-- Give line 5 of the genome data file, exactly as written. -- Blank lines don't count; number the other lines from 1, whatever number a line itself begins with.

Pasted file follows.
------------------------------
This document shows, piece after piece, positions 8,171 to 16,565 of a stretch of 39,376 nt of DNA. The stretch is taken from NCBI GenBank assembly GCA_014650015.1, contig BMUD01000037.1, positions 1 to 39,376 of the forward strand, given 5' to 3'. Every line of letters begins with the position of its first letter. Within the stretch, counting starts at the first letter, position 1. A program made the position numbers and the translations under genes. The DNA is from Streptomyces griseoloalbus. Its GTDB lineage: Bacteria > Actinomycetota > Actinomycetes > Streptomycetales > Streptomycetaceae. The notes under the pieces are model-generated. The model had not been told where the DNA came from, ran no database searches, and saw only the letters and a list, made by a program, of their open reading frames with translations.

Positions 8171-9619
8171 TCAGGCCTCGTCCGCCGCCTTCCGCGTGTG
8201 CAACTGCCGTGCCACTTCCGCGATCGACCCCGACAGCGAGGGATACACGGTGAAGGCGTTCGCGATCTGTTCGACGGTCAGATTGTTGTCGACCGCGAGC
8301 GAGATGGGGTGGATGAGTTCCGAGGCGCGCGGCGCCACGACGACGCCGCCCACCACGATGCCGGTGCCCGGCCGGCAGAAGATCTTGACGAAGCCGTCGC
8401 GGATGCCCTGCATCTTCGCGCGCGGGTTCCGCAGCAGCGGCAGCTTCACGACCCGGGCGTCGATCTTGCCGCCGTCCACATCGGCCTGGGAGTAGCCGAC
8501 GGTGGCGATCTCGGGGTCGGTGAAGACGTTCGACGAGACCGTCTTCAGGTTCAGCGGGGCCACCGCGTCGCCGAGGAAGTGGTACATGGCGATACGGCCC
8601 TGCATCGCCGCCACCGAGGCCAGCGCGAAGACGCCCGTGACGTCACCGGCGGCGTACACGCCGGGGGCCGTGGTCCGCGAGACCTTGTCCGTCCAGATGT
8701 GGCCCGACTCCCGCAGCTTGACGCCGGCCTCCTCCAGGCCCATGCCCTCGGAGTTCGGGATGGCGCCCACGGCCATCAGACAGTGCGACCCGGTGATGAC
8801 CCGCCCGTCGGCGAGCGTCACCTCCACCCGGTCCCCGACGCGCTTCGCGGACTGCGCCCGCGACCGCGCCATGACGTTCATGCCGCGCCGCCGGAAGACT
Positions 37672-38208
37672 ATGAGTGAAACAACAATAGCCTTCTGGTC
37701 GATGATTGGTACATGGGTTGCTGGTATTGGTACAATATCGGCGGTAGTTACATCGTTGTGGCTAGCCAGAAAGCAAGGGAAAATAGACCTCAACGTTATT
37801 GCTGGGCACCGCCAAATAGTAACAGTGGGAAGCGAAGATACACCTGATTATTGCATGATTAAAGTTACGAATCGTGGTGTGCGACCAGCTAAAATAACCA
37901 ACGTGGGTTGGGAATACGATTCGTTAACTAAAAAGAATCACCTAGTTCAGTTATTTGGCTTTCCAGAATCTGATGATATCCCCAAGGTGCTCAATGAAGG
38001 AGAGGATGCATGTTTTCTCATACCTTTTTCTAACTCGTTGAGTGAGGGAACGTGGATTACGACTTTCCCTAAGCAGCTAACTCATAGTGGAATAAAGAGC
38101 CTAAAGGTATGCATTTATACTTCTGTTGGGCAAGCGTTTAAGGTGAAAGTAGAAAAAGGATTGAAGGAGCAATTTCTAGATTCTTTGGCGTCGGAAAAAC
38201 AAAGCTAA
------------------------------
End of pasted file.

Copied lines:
8301 GAGATGGGGTGGATGAGTTCCGAGGCGCGCGGCGCCACGACGACGCCGCCCACCACGATGCCGGTGCCCGGCCGGCAGAAGATCTTGACGAAGCCGTCGC